My ﬁrst couple of days here I met most of the people I’ll be working with.
The Houston crew started off ﬁrst thing Monday morning with orientation at the oﬃce. Everyone was able to meet for the ﬁrst time, learn the names of tools they’d be using and learn what projects they will be doing in the next six weeks. Orientation also gave students a chance to get a feel for what they would be doing out in the ﬁeld.
At ﬁrst, the idea that the upcoming work week was to be spent solely in the ﬁre oﬃce in Marblemount was kind of a drag. After all the cool places we had traveled to around the North Cascades National Park, we were going nowhere this week but back and forth between computer desks.
Our ‘before’ picture, as the crew enters Wind Cave for the ﬁrst time.
This morning we met at the park headquarters and mixed up a batch of herbicide to spray for invasive Cattail and Reed Canary. After loading up our sprayers and numerous bottles of herbicide we piled in the truck and made our way to the site. We started off driving on HWY 12 along the stretch that wraps around the southern region of Lake Michigan.
When I was younger, I heard about communes and communal living; I was told they were strange and absurd. In college, a friend of mine spent a weekend with a community that shared religious, spiritual, and communal beliefs. He came back in awe of the generosity and kindness he felt, but also uneasy about the distance and isolation, which this community kept themselves in.
Getting up in morning isn’t easy. After a day of traveling and 10 days spent in the woods near Mt. SI Washington, I was ready to come back to my new home in Chesterton, IN. Training in Washington was very draining but worth every second! The scenery was beautiful, nestled in the Paciﬁc North Western Mountains.
Congratulations to Amy Brown on winning the 2011 E3 Washington Award of Excellence in the Informal Educator category! She is an SCA Alumnus and a long-time partner with SCA in the North Cascades WILD partnership. Check out the full story and photos from the ceremony.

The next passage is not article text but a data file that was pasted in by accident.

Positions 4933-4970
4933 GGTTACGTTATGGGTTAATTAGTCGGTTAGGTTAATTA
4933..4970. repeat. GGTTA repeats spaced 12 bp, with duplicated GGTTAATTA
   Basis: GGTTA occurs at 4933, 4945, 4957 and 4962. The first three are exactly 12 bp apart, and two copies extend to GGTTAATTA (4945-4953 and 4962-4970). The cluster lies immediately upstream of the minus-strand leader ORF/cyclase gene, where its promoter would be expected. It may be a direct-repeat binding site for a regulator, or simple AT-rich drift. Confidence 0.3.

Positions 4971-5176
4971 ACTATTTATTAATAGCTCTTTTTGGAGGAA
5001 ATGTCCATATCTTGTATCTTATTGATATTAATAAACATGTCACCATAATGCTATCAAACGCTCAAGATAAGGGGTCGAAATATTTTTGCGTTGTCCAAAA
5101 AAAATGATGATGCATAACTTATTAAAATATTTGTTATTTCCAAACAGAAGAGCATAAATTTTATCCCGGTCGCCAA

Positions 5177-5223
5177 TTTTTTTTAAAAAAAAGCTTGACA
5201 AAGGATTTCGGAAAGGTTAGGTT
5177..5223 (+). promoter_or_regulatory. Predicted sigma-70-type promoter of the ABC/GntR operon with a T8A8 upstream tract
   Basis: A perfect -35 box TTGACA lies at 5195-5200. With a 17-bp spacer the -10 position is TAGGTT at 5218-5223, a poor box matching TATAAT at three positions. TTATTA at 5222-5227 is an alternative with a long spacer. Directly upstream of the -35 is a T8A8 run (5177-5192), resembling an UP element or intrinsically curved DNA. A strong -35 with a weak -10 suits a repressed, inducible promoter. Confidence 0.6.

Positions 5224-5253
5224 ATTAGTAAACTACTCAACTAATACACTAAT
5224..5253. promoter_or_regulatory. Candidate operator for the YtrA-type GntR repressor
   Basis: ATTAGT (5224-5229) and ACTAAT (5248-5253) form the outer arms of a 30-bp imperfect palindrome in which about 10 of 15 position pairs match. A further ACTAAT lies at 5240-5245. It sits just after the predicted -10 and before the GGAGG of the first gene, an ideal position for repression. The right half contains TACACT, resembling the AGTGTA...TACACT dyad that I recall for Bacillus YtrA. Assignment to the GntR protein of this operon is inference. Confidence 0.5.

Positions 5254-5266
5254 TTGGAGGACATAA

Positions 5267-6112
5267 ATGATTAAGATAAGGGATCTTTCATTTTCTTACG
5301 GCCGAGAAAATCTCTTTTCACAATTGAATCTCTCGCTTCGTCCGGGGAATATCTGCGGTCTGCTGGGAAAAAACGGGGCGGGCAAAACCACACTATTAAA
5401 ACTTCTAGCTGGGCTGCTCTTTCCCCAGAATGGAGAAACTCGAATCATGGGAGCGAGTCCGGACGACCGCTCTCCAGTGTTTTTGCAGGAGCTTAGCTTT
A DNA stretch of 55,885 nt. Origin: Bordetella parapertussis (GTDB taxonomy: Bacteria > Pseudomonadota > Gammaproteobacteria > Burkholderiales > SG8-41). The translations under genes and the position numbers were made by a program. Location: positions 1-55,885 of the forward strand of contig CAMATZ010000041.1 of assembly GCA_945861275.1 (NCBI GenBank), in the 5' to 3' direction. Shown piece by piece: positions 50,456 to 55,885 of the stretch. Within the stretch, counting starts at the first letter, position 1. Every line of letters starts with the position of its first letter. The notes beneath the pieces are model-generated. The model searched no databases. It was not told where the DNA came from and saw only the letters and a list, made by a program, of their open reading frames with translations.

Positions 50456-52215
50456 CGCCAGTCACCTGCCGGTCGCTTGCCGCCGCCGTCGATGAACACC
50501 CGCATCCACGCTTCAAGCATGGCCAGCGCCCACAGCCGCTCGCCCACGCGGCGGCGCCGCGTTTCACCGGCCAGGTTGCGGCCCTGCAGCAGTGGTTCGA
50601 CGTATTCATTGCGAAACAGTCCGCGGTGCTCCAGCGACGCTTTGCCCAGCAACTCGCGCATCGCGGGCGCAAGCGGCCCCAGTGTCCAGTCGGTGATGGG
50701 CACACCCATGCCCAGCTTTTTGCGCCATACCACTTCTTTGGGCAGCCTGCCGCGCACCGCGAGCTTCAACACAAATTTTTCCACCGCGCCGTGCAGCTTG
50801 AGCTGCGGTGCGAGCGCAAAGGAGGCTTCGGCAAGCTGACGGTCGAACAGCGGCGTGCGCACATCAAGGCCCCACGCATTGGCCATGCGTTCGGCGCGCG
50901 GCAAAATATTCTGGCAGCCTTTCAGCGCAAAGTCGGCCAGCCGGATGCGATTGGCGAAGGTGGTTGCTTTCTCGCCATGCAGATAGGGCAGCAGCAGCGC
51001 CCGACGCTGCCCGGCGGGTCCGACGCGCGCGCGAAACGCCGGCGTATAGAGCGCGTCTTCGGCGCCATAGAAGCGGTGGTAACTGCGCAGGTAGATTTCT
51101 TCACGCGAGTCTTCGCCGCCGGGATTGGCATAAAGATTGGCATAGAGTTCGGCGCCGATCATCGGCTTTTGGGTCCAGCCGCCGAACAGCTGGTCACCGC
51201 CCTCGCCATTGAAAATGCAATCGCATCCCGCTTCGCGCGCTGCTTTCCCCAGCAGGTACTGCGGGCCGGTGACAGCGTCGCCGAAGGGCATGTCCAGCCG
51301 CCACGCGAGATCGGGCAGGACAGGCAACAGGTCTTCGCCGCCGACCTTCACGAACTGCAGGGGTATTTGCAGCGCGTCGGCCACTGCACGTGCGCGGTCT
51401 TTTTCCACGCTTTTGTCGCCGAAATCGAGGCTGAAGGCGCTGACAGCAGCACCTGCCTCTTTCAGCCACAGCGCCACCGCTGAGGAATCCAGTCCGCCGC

This month marks SCA’s 55th Anniversary. To date, SCA has engaged nearly 70,000 young people in conservation internships and jobs, resulting in more than 30 million hours of service on federal, state, and local lands. Two-thirds of SCA alumni remain active in conservation.
View as a slideshow on the SCA ﬂickr
Editor’s note: The essay below, a tale of triumph and tragedy, was written by SCA Pittsburgh member Siraji Hassan for his graduation from SCA’s Leadership in the Environment Advancement Program (LEAP), a conservation program for youth in poverty. Siraji’s presentation won an award that evening and his story may well win your heart.
Seventeen year old Lakey Peterson is a champion surfer, conservationist, and spokeswoman for SCA. Check her out in this interview from Teen Kids News June 5, 2012 episode.
Our 2015 Summer Roadtrip takes you to amazing places and member stories around the country.
Over 75,000 women and men have served with SCA - read some of their stories here.
Read about the women and men who helped build America’s oldest and largest youth conservation service organization here
Meet some of the amazing women who blazed a trail with SCA
Where will SCA take you?
A new multi-year study on SCA’s youth impact shows signiﬁcant gains across a wide range of indicators.
Read about the Study here »